“Parents should not be confused,” Anthony Fauci told CNN’s Erin Burnett last night in his attempt to clean up yet another ad-hoc messaging fumble on COVID-19. Earlier in the day, NIH director Francis Collins had told CNN that the Delta variant had changed the calculus to the extent that vaccinated parents needed to wear masks at home around unvaccinated children.
Collins walked that back hours later, but Fauci had to clean it up, claiming that Collins simply “misspoke”:
COLLINS: Parents of unvaccinated kids should be thoughtful about this and the recommendation is to wear masks there as well. I know that’s uncomfortable. I know it seems weird but it is the best way to protect your kids.
BURNETT: So, Dr. Collins came out later and tweeted that he meant to say vaccinated parents and high risk communities should mask up in public indoor settings but not at home. This caused a lot of panic and confusion among parents, of course, Dr. Fauci. Could you clear this up once and for all? Because obviously what the director said this morning was pretty unequivocal, right, and then it changed. So tell us the bottom line.
FAUCI: It’s very simple, Erin. He misspoke. He’s a personal of high integrity and he came out with a tweet and said, I apologize. I misspoke. I got it wrong. Parents do not need to wear masks in their own home. That is the right answer. Dr. Collins said he misspoke and I give him great credit for admitting it very, very quickly of saying that he misspoke. So parents should not be confused. You don’t need to wear masks in your own home.
Collins “came out with a tweet” at 4:30 pm ET. That was more than eight hours after his appearance on New Day. That’s not just a case of “misspoke,” it’s a case of flat-out getting it wrong. By the time Collins finally corrected the record, it had stood almost all day as the official recommendation from the NIH. It’s clear that Collins was spitballing on air, and the full context of his remarks makes that pretty clear:
COLLINS: It’s clear that this variant is capable of causing serious illness in children. You have heard those stories coming out of Louisiana pediatric ICUs where there are kids as young as a few months old who are sick from this. That is rara. Certainly, younger people are less likely to fall ill. But anybody who tries to tell you, you don’t have worry about it if you are a young, healthy person, there’s many counterexamples all around us now. So yes, you do need to think about it, and that’s the reason why the recommendations are for kids under 12 that they avoid being in places where they might get infected, which means recommendations of mask wearing in schools and at home. Parents of unvaccinated kids should be thoughtful about this, and the recommendation of this is to wear masks there as well.
BERMAN: Let me just follow up on that.
COLLINS: I know that’s uncomfortable. I know it seems weird, but it is the best way to protect your kids.
BERMAN: But I just again, want to fully understand if this is about protecting the kids from Delta, or is it an issue of worrying that the kids could then pass it on to other people? Is Delta making kids more sick? Are they getting sicker than they were? Is there any evidence of that from the previous variants?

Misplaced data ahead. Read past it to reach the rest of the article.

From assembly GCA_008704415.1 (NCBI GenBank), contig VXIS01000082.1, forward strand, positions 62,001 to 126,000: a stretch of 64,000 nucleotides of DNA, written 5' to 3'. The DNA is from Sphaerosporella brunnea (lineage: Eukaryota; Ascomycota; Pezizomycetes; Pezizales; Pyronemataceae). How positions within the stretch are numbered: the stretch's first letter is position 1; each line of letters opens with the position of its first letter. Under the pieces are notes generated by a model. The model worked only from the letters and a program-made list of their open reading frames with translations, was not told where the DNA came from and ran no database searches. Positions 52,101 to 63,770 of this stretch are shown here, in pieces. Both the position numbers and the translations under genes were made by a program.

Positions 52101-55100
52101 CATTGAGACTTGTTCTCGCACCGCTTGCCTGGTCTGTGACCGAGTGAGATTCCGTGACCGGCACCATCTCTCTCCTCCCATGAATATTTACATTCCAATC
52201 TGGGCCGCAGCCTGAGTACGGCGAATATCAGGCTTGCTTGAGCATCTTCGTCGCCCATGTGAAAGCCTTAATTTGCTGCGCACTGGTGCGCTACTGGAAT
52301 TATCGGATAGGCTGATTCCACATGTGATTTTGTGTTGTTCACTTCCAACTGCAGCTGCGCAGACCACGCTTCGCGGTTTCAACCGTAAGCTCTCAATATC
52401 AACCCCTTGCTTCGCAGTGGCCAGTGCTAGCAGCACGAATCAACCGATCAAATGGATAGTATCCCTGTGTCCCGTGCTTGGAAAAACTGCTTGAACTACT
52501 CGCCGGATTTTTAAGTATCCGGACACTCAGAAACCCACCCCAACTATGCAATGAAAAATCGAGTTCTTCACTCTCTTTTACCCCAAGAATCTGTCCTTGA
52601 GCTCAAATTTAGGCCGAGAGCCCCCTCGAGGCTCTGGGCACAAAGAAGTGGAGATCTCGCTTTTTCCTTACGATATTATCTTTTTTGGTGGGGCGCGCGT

COLLINS: There is suggestive evidence comparing Delta — this is from studies in Singapore, in Scotland, in Canada, that, in fact, this is not just more contagious, but more serious in various age groups. It’s not as solid as I wish it was. We don’t have really enough numbers to be confident, but it certainly tilts the balance in that direction.
If parents should not be confused, then perhaps Collins and Fauci should refrain from confusing them. Perhaps they should also wait on the data before extrapolating guidances from it, too.
For that matter, one has to wonder why they’re not recommending this. After all, the mechanism of transmission is close and continued indoor contact between those exposed to the Delta variant and those vulnerable to it. That’s exactly the position in homes with unvaccinated children, no? That home environment poses a higher risk than in grocery stores and shopping centers, especially because of the sustained close contact in homes that lack the kind of robust HVAC systems that can mitigate against viral transmission.
That’s clearly what Collins was getting at, even acknowledging that the guidance was “weird.” So why the walk-back? It’s not because of science, although the science on masks shows that almost none of them would work in that situation except N95 masks, and you can’t wear those for more than a couple of hours at a time. It’s because parents would refuse to do it, and both Fauci and the White House know it. It’s the kind of “guidance” that’s not only weird but so needlessly intrusive that it generates instant defiance — especially since no one even suggested this before we had vaccines in the first place.
That’s why it took over eight hours for Collins to correct his “misspoken” guidance. And it’s yet another data point in explaining why people have more or less tuned out the guidances from CDC and NIH, even when they make sense and should be followed. The manipulation is just too easy to see, and their credibility has been shattered as a result … just when they might need it the most.